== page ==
The Coach's Role
The Little League® manager and coach must be leaders. All must recognize that they hold a position of trust and responsibility in a program that deals with a sensitive and formative period of a child’s development.
It is required that the manager and coach have understanding, patience and the capacity to work with children. The manager and coach should be able to inspire respect. Above all else, managers and coaches must realize that they are helping to shape the physical, mental and emotional development of young people.
The Little League manager must be something more than just a teacher. Knowledge of the game is essential but it is not the only badge of a Little League coach or manager.
While an adult with training and background in the game is a desirable candidate for manager or coach, league screening committees should look for other important qualities. Screening of managers, coaches and others at the local league level who have contact with children is also important in attempting to discover those with a history of child abuse.
The heart of Little League is what happens between the adult manager/coach and player. It is the manager more than any other individual who controls the situation in which the players may be benefited. Improving the level of leadership in this vital area must be a continuing effort.
Children of Little League age are strongly influenced by adults whose ideals and aspirations are similar to their own. The manager/coach and player share a common interest in the game, a desire to excel, and determination to win. Children often idolize their managers and coaches, not because the adult is the most successful coach or mentor, but because the manager and coach are sources of inspiration.
Managers and coaches must be adults who are sensitive to the mental and physical limitations of children of Little League age and who recognize that the game is a vehicle of training and enjoyment, not an end in itself. It has been stated many times that the program of Little League can only be as good as the quality of leadership in the managing and coaching personnel. New leagues particularly, should make a determined effort to enlist the best adults in the community to serve as managers and coaches.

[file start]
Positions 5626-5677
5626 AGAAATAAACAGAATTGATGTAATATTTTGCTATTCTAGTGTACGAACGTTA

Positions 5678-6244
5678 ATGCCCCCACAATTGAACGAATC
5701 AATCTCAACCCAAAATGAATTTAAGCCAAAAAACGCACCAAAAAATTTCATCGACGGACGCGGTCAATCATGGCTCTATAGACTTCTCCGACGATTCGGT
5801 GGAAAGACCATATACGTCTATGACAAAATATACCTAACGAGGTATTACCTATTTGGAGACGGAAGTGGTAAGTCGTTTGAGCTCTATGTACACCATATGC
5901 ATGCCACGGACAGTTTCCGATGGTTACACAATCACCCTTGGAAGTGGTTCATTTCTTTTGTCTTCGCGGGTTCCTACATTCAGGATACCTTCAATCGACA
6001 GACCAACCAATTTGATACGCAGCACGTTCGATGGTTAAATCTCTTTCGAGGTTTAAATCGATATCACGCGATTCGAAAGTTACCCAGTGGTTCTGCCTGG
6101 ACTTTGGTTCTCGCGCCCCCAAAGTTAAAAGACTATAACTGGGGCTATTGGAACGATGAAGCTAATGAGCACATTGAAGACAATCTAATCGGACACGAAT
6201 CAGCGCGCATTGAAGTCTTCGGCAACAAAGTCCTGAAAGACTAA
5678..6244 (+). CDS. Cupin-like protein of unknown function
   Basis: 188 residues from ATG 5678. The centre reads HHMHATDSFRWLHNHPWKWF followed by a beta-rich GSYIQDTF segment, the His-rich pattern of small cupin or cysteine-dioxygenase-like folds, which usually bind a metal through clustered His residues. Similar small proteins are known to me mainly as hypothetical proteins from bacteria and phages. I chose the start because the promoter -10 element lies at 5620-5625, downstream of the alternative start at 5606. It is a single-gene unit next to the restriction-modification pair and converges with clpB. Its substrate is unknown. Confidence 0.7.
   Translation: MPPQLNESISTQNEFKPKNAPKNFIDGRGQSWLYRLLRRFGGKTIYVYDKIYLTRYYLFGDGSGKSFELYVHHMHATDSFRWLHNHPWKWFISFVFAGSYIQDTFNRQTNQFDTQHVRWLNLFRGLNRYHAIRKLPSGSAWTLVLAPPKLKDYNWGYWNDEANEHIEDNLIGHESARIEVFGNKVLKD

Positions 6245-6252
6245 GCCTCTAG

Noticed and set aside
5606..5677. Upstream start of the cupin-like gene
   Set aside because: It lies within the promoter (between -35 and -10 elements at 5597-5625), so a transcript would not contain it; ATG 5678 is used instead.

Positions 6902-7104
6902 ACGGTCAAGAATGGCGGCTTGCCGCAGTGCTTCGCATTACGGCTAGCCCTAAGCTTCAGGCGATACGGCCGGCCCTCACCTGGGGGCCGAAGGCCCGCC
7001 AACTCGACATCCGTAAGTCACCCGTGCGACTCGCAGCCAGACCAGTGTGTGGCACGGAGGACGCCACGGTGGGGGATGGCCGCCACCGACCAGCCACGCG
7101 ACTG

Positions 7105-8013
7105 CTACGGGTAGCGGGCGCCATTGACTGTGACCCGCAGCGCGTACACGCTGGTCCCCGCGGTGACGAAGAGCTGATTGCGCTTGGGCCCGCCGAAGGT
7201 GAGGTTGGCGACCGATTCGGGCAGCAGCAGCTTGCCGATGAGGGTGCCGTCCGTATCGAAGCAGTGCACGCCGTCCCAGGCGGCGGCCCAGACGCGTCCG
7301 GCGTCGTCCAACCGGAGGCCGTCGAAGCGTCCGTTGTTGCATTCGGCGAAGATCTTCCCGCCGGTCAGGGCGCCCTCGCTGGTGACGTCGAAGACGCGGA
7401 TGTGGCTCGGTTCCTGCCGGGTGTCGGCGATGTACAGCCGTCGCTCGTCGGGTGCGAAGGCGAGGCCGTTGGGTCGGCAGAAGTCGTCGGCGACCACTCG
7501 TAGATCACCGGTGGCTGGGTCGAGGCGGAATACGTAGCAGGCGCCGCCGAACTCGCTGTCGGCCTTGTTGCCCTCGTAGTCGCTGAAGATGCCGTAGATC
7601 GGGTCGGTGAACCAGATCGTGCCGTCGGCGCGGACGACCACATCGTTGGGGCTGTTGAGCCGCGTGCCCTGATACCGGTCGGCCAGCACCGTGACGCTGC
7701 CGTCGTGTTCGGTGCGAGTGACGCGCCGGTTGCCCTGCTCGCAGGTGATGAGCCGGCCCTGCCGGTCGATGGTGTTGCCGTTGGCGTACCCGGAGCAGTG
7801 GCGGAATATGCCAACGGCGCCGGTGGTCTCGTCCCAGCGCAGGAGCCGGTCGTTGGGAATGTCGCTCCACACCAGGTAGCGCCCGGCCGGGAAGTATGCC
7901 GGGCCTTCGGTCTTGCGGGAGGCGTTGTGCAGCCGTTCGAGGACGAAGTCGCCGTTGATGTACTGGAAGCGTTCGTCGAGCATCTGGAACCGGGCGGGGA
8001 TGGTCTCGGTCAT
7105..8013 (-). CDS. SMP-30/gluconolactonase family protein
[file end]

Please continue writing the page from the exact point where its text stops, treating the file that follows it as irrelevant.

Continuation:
Anyone interested in being a Little League manager or coach should contact their local league president in person, and be willing to undergo a screening process that may include a background check, as well as interviews of those with personal knowledge of your qualifications.
The best way to train and qualify Little League managers and coaches is through the Little League Education Program for Managers and Coaches. A wide variety of materials are available for players and adults, as well as clinics and seminars led by experienced experts. You can learn more about this program by hitting the "back" button on your browser and clicking on "Education Programs."
Who is responsible for the conduct of the manager and coach? First and foremost, it is the manager or coach themselves. Each of us in Little League must take responsibility for our own actions.
However, as the chief administrator, the president selects and appoints the managers and coaches. As such, no person becomes a manager or coach without the approval of the president. All appointments are subject to final approval by the local league’s board of directors.
Only the local Little League board of directors has the authority to remove or suspend a manager or coach. If a parent or anyone else is dissatisfied with a manager or coach, they must present the issue to the local league president and board of directors. Because the local league president and board of directors are closest to the situation, it would be a disservice if Little League Headquarters became involved in disputes or personality conflicts between managers/coaches and parents.
However, any person who believes that a manager or coach (or any other Little League personnel) is, or has been, violently or sexually abusive to children should report the situation immediately to Little League Baseball International
Headquarters as well as to the local police. It is Little League policy that no person who has a history of sexual abuse toward children be given any volunteer responsibilities in Little League.
Read more about the Little League Child Protection Program